Health officials are closely monitoring a new variant of Covid-19 that has raised concerns due to its potential ability to evade immunity from vaccines and previous infections.
Introducing BA. 2.86: Meet Pirola
Dubbed Pirola on social media by a group of scientists known for naming significant variants, BA. 2.86 is the official designation of this new strain.
What Makes BA. 2.86 Worrisome?
Scientists are particularly worried about Pirola because it has more than 30 gene mutations on its spike protein. These mutations could enhance its ability to invade cells and cause illness. However, it is still unclear whether the strain is more infectious or causes different or more severe symptoms compared to other circulating Covid-19 variants.
The World Health Organization (WHO) has not assigned an official name to BA. 2.86 yet and currently classifies it as a variant “under surveillance,” one level below variants of interest or concern. The WHO is urging countries to monitor and report cases of this variant. Meanwhile, the Centers for Disease Control and Prevention (CDC) in the U.S. has already identified at least two cases of Pirola.
In contrast, another strain called Eris was designated as a “variant of interest” by the WHO in early August due to a surge in Covid cases and hospitalizations.
Global Presence: Where Has it Been Detected?
Pirola has been detected in several countries, including Denmark, Israel, South Africa, Portugal, and the U.K. What is concerning is that some of these cases have occurred among individuals who have not had contact with each other or recently traveled.
Currently, 11 cases of BA. 2.86 have been identified and its genetic material has been sequenced according to the global virus database GISAID. The variant has also been found in wastewater samples in the U.S., Switzerland, and Thailand.
Due to limitations in Covid surveillance, including testing, tracking, and gene sequencing, it remains uncertain how rapidly or extensively Pirola is spreading.
Analysis: The Worrisome Nature of the New Covid-19 Variant
The emergence of a new Covid-19 variant, known as Pirola, has sparked concerns among scientists and health experts. While the full extent of its infectiousness and potential impact on vulnerable individuals is still unknown, it is crucial to closely monitor and understand its characteristics. The Centers for Disease Control and Prevention (CDC) has stated that there is currently no evidence indicating that Pirola causes more severe illness. However, this assessment may change as more data becomes available.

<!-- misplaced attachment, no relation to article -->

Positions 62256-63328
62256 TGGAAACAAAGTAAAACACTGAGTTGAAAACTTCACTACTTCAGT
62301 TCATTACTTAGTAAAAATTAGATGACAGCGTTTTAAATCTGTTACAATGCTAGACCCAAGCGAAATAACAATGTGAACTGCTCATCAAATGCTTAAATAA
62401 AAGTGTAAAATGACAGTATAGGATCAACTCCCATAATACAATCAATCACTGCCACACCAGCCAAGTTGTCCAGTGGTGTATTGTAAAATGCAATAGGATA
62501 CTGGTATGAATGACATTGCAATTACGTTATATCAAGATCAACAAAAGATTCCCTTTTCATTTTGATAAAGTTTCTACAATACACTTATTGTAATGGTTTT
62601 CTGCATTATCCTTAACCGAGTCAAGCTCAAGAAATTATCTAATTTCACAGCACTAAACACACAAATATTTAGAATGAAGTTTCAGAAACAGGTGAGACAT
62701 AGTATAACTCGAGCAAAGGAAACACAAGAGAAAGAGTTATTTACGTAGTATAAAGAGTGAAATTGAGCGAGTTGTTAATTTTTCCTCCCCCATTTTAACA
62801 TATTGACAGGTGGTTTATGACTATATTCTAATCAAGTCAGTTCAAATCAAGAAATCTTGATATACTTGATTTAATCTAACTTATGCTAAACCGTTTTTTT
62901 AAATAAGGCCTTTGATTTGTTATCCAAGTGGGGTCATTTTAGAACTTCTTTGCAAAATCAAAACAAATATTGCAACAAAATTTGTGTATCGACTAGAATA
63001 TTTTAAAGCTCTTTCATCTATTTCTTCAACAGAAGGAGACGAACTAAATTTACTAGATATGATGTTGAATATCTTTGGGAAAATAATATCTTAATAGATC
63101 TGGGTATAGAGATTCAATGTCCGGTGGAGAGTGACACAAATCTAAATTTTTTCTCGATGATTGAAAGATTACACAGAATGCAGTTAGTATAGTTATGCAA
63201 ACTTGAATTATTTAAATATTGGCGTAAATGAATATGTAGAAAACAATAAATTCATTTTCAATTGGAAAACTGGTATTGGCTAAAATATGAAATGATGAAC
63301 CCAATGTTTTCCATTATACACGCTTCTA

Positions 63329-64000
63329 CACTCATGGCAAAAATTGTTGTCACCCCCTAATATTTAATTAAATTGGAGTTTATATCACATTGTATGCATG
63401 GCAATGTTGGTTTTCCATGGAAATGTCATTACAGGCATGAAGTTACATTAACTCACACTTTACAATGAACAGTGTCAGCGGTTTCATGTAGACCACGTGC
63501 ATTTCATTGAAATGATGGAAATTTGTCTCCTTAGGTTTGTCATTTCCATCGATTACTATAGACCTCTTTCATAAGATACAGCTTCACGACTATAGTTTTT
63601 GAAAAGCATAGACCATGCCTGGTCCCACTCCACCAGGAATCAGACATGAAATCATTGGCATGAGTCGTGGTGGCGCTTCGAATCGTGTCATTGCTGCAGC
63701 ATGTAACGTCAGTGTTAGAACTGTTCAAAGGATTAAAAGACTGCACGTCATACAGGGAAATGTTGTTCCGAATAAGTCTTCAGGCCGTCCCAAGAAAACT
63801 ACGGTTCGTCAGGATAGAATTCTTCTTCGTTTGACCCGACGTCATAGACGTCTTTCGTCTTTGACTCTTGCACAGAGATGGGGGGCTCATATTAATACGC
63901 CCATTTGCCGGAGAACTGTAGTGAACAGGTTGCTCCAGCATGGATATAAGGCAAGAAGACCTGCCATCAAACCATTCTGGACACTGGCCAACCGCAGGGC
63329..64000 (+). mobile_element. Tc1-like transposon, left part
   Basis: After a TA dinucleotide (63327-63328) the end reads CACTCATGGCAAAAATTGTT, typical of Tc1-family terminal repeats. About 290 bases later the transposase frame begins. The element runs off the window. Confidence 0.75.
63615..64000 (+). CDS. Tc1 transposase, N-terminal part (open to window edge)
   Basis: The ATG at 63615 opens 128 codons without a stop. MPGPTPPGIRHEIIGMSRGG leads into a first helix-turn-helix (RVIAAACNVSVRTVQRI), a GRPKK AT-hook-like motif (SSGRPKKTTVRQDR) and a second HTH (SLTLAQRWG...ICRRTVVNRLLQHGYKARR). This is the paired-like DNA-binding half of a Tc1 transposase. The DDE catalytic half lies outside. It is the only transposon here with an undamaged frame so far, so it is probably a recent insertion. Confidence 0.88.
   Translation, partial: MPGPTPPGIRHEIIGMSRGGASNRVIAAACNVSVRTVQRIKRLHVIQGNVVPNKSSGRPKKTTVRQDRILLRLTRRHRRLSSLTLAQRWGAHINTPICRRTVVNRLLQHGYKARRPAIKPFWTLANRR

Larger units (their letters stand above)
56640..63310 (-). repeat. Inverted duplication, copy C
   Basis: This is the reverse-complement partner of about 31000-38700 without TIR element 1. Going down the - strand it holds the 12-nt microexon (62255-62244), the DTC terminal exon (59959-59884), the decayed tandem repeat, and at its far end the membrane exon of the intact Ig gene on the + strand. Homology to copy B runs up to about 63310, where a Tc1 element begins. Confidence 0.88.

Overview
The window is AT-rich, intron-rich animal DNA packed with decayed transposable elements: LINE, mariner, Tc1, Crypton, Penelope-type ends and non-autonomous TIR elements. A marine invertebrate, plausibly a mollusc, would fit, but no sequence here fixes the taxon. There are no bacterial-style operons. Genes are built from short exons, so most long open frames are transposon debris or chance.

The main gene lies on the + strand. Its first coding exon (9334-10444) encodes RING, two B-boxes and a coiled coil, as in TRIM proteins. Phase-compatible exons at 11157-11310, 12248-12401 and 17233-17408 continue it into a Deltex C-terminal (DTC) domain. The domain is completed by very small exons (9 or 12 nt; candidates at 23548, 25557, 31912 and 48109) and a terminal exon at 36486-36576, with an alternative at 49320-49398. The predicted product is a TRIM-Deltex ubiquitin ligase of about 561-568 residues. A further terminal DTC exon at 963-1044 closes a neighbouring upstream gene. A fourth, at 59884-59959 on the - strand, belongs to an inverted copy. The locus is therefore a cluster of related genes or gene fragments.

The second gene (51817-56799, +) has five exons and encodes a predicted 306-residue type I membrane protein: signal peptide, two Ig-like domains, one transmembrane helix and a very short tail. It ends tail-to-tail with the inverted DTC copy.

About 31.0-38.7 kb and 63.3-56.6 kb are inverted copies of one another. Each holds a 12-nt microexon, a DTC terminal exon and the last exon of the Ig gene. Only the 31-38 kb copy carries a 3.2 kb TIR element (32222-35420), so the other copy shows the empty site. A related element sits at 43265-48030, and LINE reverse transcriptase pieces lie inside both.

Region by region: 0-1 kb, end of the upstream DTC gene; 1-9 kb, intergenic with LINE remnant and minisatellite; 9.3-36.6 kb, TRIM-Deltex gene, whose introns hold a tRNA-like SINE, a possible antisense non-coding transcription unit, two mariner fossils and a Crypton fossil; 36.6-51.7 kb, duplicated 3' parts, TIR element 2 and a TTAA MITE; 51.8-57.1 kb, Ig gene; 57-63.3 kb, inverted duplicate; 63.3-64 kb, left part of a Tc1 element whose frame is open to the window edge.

Impact on Vaccines: Will They Be Effective?
With the development and distribution of updated Covid-19 vaccines underway, questions have arisen about their effectiveness against Pirola. The vaccines awaiting approval from the Food and Drug Administration were initially designed to combat earlier variants of the virus. However, as newer strains, such as EG.5 or Eris, gained prominence, concerns about their efficacy arose.
Moderna and Pfizer, two prominent vaccine manufacturers, have reported that their booster shots still provide significant protection against EG.5 despite being designed to target the XBB.1.15 variant. It is important to note that Pirola, although a descendant of the Omicron variant, differs significantly from it genetically – comparable to the genetic difference between Omicron and the original strain from Wuhan.
Insights from Scientists
Leading virologist and professor at the Fred Hutchinson Cancer Center, Jesse Bloom, suggests that Pirola may be more widespread than currently identified due to incomplete surveillance efforts. Multiple sequences of the variant have been detected in various countries. On the positive side, Covid-19 treatments like the antiviral medication Paxlovid are expected to remain effective against Pirola as they target different parts of the virus rather than the spike protein.
Furthermore, the CDC assures that the updated vaccines will continue to effectively reduce the severity of the disease and hospitalization rates. In terms of testing, the rapid antigen tests commonly used for at-home Covid-19 testing should be able to detect Pirola, according to the CDC.